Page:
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Predictors of Holding Consumer and Mortgage Debt among Older Americans

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Author Info

  • Yoon Lee

    ()

  • Jean Lown

    ()

  • Deanna Sharpe

    ()

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    Abstract

    Using data from the 2000 Health and Retirement Study (HRS), this study examined the probability of older Americans holding consumer and mortgage debt. The specific objectives of this study were to identify to what extent individuals aged 65 and over hold consumer or mortgage debt and to investigate factors that influence the probability of holding consumer or mortgage debt in old age. The results of logistic regression analysis indicated that older individuals who had larger households, had higher levels of education, were aged 65–74, were married, were Black, and were employed, were more likely to hold consumer or mortgage debt. This study concluded that holding one kind of debt is associated with probability of holding another kind of debt. Copyright Springer Science+Business Media, LLC 2007

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    File URL: http://hdl.handle.net/10.1007/s10834-007-9055-x
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    Bibliographic Info

    Article provided by Springer in its journal Journal of Family and Economic Issues.

    Volume (Year): 28 (2007)
    Issue (Month): 2 (June)
    Pages: 305-320

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    Handle: RePEc:kap:jfamec:v:28:y:2007:i:2:p:305-320

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    Web page: http://www.springerlink.com/link.asp?id=104904

    Related research

    Keywords: Aging; Consumer debts; Mortgages; Economic well-being;

    References

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    1. James P. Smith, 2004. "Wealth Inequality Among Older Americans," Labor and Demography 0403003, EconWPA.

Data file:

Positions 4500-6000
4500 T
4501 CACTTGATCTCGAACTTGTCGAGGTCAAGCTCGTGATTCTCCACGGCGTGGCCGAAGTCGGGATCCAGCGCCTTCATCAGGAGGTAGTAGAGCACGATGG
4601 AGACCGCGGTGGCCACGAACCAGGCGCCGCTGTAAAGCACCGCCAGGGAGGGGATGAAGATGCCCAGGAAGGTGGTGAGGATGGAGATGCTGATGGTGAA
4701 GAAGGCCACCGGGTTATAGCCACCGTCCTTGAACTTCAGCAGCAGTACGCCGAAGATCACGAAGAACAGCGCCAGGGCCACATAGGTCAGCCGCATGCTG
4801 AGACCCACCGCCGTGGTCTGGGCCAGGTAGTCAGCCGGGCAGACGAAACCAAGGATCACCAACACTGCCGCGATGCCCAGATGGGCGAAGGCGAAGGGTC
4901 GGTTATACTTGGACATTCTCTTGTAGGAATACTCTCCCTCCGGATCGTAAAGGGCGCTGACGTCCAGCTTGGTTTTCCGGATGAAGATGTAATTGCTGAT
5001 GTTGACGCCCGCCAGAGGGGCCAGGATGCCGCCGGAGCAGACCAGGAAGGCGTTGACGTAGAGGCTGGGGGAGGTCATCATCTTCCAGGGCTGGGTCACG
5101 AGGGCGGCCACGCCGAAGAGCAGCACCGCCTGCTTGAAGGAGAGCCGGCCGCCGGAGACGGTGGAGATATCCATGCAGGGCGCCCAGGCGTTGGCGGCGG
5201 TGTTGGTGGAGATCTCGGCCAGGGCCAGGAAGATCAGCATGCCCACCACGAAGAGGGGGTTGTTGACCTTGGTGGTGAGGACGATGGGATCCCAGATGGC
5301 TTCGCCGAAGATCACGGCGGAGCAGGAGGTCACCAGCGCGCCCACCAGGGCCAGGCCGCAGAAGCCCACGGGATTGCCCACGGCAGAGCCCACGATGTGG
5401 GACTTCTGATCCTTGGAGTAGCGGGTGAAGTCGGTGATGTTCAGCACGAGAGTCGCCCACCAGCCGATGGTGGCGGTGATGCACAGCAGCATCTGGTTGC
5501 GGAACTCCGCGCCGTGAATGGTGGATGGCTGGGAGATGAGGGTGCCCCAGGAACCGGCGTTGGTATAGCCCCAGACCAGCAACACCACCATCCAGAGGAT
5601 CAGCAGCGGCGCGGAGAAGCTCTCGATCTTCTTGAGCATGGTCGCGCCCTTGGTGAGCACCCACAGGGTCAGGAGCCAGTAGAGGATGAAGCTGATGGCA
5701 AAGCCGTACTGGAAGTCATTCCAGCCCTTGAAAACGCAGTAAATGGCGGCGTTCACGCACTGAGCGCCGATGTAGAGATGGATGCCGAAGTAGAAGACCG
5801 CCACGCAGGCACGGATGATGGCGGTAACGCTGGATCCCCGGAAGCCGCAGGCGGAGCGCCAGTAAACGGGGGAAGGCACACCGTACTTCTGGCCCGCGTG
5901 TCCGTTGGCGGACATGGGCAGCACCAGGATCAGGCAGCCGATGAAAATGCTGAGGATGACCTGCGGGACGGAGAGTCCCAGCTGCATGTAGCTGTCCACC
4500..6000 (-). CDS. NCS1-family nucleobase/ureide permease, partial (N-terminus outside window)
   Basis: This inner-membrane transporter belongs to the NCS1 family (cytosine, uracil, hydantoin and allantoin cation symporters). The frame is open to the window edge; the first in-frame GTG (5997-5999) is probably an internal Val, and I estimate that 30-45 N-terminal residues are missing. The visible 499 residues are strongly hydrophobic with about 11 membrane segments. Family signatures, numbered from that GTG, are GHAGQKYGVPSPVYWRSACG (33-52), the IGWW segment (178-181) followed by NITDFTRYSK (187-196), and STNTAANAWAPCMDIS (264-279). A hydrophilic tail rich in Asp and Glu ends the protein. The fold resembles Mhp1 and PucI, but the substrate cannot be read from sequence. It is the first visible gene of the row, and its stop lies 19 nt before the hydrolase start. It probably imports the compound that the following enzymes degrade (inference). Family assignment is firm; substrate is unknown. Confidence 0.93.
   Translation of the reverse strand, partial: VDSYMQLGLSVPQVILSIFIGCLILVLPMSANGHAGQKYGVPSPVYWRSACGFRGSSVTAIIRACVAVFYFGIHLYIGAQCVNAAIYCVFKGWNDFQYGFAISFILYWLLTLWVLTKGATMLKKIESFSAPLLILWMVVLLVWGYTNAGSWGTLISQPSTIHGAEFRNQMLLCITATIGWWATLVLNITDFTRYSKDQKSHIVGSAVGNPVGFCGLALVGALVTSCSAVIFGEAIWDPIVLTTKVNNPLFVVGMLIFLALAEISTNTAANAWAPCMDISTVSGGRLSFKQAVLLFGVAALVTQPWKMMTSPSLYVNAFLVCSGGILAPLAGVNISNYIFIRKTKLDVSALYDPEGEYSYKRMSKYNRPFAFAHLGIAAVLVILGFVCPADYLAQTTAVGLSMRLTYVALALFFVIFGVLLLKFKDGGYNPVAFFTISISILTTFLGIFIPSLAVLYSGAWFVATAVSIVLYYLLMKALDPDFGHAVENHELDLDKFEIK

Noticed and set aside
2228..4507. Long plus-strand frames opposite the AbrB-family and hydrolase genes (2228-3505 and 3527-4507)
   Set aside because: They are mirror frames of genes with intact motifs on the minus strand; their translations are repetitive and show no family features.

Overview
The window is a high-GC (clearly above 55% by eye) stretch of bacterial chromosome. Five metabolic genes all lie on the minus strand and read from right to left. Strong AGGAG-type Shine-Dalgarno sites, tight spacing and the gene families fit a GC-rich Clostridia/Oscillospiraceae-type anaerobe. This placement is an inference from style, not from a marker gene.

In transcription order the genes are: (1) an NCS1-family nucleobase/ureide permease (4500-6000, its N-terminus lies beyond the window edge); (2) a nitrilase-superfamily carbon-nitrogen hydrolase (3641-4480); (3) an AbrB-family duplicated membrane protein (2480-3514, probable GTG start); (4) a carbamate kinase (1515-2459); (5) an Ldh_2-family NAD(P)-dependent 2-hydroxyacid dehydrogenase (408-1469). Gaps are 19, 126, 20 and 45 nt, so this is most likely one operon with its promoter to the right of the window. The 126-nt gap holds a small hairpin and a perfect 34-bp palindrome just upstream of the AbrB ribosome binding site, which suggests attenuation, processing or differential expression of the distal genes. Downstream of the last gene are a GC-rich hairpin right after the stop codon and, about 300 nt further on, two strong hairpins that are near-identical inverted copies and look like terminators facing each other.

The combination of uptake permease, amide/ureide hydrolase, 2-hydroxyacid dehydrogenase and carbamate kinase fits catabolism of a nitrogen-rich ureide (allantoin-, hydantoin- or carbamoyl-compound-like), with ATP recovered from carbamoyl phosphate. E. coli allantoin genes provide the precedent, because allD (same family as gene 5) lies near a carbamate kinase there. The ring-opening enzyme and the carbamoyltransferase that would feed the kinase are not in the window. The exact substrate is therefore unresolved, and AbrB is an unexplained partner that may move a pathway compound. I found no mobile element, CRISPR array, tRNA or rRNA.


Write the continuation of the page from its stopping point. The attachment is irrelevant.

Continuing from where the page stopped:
2. repec:crr:crrwps:2003-21 is not listed on IDEAS
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    Cited by:
    1. Andrew Carswell, 2009. "Does Housing Counseling Change Consumer Financial Behaviors? Evidence from Philadelphia," Journal of Family and Economic Issues, Springer, vol. 30(4), pages 339-356, December.
    2. Aydogan Ulker, 2008. "Wealth Holdings and Portfolio Allocation of the Elderly: The Role of Marital History," Economics Series 2008_16, Deakin University, Faculty of Business and Law, School of Accounting, Economics and Finance.
    3. Olga Sorokina, 2013. "Parental Credit Constraints and Children’s College Education," Journal of Family and Economic Issues, Springer, vol. 34(2), pages 157-171, June.
    4. Rui Yao & Deanna Sharpe & Elizabeth Gorham, 2011. "An Exploratory Study of Chinese Americans’ Debt Ownership," Journal of Family and Economic Issues, Springer, vol. 32(4), pages 600-611, December.
    5. Kathleen Malone & Susan Stewart & Jan Wilson & Peter Korsching, 2010. "Perceptions of Financial Well-Being among American Women in Diverse Families," Journal of Family and Economic Issues, Springer, vol. 31(1), pages 63-81, March.
    6. J. Collins, 2011. "Mortgage Mistakes? Demographic Factors Associated with Problematic Loan Application Behaviors," Journal of Family and Economic Issues, Springer, vol. 32(4), pages 586-599, December.
    7. Christine Lai, 2008. "How Retired Households and Households Approaching Retirement Handle Their Equity Investments in the United States," Journal of Family and Economic Issues, Springer, vol. 29(4), pages 601-622, December.
    8. Haejeong Kim & Jinhee Kim, 2010. "Information Search for Retirement Plans Among Financially Distressed Consumers," Journal of Family and Economic Issues, Springer, vol. 31(1), pages 51-62, March.
    9. J. Michael Collins & John Karl Scholz & Ananth Seshadri, 2013. "The Assets and Liabilities of Cohorts: The Antecedents of Retirement Security," Working Papers wp296, University of Michigan, Michigan Retirement Research Center.
    10. Diann Moorman & Steven Garasky, 2008. "Consumer Debt Repayment Behavior as a Precursor to Bankruptcy," Journal of Family and Economic Issues, Springer, vol. 29(2), pages 219-233, June.
    11. Hyrum Smith & Michael Finke & Sandra Huston, 2012. "Financial Sophistication and Housing Leverage Among Older Households," Journal of Family and Economic Issues, Springer, vol. 33(3), pages 315-327, September.

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